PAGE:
• BKC

Always Doing Something You Have No Business

(R) Always Check Travel Advisories

If you've ever traveled outside of the United States or considered doing so, you probably checked the Department of State's website for travel advisory and emergency information. Well, Uruguay and Venezuela (update: and now Japan) have issued their own for their citizens who are considering traveling here. Other countries see our glaring problem that is the combination of white supremacy/nationalism and weak gun legislation, and are cautioning people from inserting themselves into a potentially dangerous experience.


(R) Don’t Reward Killers

I'm still making my way through "Bury Me at Wounded Knee." Here we are in 2019, and the Lakota needed to push for legislation to have the medals of honor awarded to the perpetrators, rescinded. Follow HR 3467 here. While I have faith it will move through the House, I won't hold my breath for the Senate to even give it a hearing.


(W) I Hear No Lies

Surely at this point you've heard about the two mass shootings executed by white men. I didn't watch the President address the nation in live time, but I saw tweets about how he/his administration condemned white supremacy. I got excited, and was unwarranted. This isn't the explicit condemnation I anticipated after seeing those tweets. Professor Eddie Glaude minced no words.


(L) What Next (Slate) | Episode: The Last Time We Passed Gun Control

On guns: the past


(L) Today, Explained (Vox) | Episode: A Green New Deal, but for guns

On guns: the future (maybe)


(R) Impoverishing Others Greases Palms

Making people poor can be a lucrative business. Let me count the ways in which this is a bad business model...


(R) There’s a lot children can learn at “bad“ schools

Is it a good school because of the curriculum and how it stimulates growth and independence, or is it a good school because of what the parents can do for it?


(R) I'm in Mourning

I started reading authors like Maya Angelou, Alice Walker, and Toni Morrison, when I was eight years old. Those were my first chapter books. I read the other actual children's books (A Series of Unfortunate Events, Magic Treehouse series, etc.), but only intermittently, or when I needed (well, wanted) to win a prize for reading the most books in whatever the time-frame was because I knew I could breeze through them. With the aforementioned authors, I took my sweet, sweet time. Not only were the concepts and content new to me (and definitely outside of my maturity window), the writing was different, and I found myself doing what I would soon learn was called analyzing. I discussed how I felt about them with my mom as I read, asked her questions, and took in her perspective. When Maya Angelou passed away in 2014, I was numb. I'm numb at the time of writing this section (the evening of her passing), and likely still feel numb as you read this.


Over the years I've realized that when someone close (or I guess in the instance of authors, "close") to me, physically leave this earth, it isn't until a situation related to them, occurs later when the tears actually flow. The only times I experienced the same feeling was when my grandmother, and my elder cousin (like a grandmother) passed away. I learned so much about myself, and what to look for in other people, at an early age, thanks to them. Until the tears flow, you can find me pushing through (as always), and burning my candle down to the very bottom. Do yourself a favor and read Beloved, The Bluest Eye, Song of Solomon, or any of her works, honestly.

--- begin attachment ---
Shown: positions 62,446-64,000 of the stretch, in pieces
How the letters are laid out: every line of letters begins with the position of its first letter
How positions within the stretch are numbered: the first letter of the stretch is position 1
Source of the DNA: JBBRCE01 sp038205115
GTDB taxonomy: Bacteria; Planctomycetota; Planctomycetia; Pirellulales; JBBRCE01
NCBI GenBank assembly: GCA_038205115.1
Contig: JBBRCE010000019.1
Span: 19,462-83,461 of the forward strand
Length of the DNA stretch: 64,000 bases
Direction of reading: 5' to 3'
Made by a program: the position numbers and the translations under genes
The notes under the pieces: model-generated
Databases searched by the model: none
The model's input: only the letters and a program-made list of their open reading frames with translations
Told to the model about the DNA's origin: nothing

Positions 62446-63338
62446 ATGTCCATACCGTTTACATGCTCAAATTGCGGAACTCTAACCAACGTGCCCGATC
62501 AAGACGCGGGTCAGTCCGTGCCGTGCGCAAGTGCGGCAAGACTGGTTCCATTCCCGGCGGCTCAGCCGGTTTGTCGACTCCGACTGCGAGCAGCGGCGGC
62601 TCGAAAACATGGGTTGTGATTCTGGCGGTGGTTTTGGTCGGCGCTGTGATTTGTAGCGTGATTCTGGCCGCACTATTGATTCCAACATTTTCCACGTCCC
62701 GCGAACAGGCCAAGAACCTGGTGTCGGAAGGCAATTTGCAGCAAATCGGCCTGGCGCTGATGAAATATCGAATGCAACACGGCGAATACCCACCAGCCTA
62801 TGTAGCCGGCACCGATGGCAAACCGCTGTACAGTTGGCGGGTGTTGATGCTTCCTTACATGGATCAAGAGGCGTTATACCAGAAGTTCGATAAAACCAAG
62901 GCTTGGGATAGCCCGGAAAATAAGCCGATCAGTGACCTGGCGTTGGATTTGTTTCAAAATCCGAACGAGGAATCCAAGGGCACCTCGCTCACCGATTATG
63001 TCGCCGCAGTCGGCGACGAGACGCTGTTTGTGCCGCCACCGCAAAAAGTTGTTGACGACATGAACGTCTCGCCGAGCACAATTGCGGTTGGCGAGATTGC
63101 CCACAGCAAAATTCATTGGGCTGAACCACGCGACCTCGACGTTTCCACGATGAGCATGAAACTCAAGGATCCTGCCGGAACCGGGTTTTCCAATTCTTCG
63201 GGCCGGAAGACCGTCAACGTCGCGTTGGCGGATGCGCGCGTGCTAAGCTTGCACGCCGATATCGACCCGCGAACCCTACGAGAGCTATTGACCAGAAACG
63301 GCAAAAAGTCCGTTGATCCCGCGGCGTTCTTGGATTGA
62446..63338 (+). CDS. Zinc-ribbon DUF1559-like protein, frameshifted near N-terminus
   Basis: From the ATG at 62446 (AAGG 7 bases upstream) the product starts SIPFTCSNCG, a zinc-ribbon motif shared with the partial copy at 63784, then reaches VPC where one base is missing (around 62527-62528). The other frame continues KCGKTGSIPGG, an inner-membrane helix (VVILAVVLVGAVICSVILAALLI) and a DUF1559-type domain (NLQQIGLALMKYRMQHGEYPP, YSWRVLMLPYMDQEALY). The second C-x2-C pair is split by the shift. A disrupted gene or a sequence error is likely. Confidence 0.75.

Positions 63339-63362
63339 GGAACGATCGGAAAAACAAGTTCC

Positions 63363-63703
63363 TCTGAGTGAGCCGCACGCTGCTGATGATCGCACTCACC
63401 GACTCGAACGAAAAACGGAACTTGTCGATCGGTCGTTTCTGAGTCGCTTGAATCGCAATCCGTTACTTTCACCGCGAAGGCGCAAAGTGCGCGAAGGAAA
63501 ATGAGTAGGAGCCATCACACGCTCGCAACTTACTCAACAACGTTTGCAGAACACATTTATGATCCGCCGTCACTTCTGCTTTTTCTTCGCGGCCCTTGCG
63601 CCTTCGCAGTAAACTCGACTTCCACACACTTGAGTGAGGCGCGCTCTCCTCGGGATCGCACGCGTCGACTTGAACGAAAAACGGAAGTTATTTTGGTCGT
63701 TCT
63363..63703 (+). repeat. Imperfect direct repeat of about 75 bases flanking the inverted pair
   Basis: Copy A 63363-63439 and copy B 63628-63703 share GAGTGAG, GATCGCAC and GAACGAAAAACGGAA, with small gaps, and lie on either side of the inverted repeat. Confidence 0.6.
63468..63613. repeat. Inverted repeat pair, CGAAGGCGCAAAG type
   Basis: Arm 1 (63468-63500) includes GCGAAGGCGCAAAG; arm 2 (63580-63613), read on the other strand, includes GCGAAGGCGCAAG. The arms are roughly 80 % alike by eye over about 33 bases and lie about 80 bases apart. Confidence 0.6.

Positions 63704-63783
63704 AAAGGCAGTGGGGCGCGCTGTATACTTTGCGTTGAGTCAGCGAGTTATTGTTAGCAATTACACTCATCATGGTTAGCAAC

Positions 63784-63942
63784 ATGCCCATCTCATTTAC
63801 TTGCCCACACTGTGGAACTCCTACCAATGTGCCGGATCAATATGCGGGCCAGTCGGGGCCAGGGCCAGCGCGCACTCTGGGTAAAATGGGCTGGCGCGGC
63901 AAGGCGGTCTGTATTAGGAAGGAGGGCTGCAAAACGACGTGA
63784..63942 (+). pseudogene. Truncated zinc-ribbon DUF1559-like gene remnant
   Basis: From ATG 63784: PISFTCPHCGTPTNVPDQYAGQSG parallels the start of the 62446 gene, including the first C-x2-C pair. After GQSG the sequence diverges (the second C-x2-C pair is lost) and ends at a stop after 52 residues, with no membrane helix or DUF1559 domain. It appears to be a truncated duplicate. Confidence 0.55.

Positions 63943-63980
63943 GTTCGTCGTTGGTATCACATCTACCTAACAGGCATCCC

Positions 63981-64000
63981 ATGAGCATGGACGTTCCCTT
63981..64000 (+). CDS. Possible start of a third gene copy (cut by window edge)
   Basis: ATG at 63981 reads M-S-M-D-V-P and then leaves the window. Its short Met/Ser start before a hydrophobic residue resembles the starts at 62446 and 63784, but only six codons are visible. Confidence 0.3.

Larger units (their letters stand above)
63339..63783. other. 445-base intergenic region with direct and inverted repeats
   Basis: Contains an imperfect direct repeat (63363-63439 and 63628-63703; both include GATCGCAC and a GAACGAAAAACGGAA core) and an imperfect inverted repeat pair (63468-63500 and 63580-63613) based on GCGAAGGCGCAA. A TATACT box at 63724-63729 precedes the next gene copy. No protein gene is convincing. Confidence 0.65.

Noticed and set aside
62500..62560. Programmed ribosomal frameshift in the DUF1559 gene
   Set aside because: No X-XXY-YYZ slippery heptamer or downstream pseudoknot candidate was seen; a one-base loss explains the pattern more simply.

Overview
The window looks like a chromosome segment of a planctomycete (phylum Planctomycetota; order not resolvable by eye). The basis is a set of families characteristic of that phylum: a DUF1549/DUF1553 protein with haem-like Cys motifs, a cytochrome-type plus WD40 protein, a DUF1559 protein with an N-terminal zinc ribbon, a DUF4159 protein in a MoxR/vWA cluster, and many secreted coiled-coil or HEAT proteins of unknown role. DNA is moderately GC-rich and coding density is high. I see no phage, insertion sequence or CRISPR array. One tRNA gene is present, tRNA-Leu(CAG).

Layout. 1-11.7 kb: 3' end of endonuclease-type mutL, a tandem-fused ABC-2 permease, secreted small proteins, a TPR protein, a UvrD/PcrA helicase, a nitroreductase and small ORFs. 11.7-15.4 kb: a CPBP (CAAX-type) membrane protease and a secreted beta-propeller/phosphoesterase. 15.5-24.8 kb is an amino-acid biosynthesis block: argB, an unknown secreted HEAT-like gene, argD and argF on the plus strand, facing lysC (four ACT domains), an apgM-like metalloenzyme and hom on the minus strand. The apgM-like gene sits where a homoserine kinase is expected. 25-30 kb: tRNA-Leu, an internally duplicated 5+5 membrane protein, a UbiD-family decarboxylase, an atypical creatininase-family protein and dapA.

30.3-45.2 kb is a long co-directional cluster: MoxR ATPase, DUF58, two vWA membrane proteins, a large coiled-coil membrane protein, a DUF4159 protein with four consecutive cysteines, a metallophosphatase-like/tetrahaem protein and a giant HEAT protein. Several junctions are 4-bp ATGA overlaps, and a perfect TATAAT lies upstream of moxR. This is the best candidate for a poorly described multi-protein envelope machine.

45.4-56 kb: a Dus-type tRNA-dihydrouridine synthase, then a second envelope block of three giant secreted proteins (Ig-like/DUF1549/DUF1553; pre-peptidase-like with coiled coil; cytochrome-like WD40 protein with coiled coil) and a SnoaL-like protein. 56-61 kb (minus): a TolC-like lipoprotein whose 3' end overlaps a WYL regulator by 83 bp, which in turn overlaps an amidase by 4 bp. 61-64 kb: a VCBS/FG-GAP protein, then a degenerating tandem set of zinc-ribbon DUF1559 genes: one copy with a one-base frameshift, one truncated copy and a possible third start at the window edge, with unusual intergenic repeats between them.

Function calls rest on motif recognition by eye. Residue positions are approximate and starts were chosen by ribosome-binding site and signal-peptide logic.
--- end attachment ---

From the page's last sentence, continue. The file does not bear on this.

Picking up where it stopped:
Braids on Deck


(R) Give Your Money to CEOs of Color [PERIOD]

I think you understand my point here.


(L) BBC The Documentary | Episode: Black girls don’t swim

Don’t let the title fool you. For one, of course we swim. For years, my summer days were spent doing educational workbooks, reading, and swimming, instead of going to summer camp. Naturally, the title caught my attention (and made me furrow my brow). The episode, however, talks to various black women (and a few men) about history, the statistics of people of color/black people swimming, the importance of representation, black hair care, assimilation, and Western/European beauty standards. I think I’ll throw on my bathing suit this weekend and go for a swim.


(W) Killing Eve | Season 1

I'm late to the party, I know. But at least I'm here (and obsessed).


(NW) Dear White People | Season 3

A different header. I won't be watching this (hence the NW), given all of the tweets I've been seeing from Native Twitter, and other POC about how this season pans out. I've gathered that I'm better off without watching it and wanting to chuck my laptop at a wall (I like my laptop).


(L) My Grandmother Asked Me to Tell You She’s Sorry (Frederik Backman)

My latest audiobook choice is a result of my trying to cope with finding out at the beginning of my work day, that Toni Morrison passed away. In reading the summary/book details, I appreciated the plot involving an ailing grandmother guiding her granddaughter. Something about that brought comfort to me.


I’ve got some big projects and things coming up, so if you need me I’ll be in my reading/work nook!


- BKC


Contact Me
Thoughts from the Afro

Phone:

202-525-6349

 

Email:

bkcuffie@outlook.com

© 2013 by Briayna Cuffie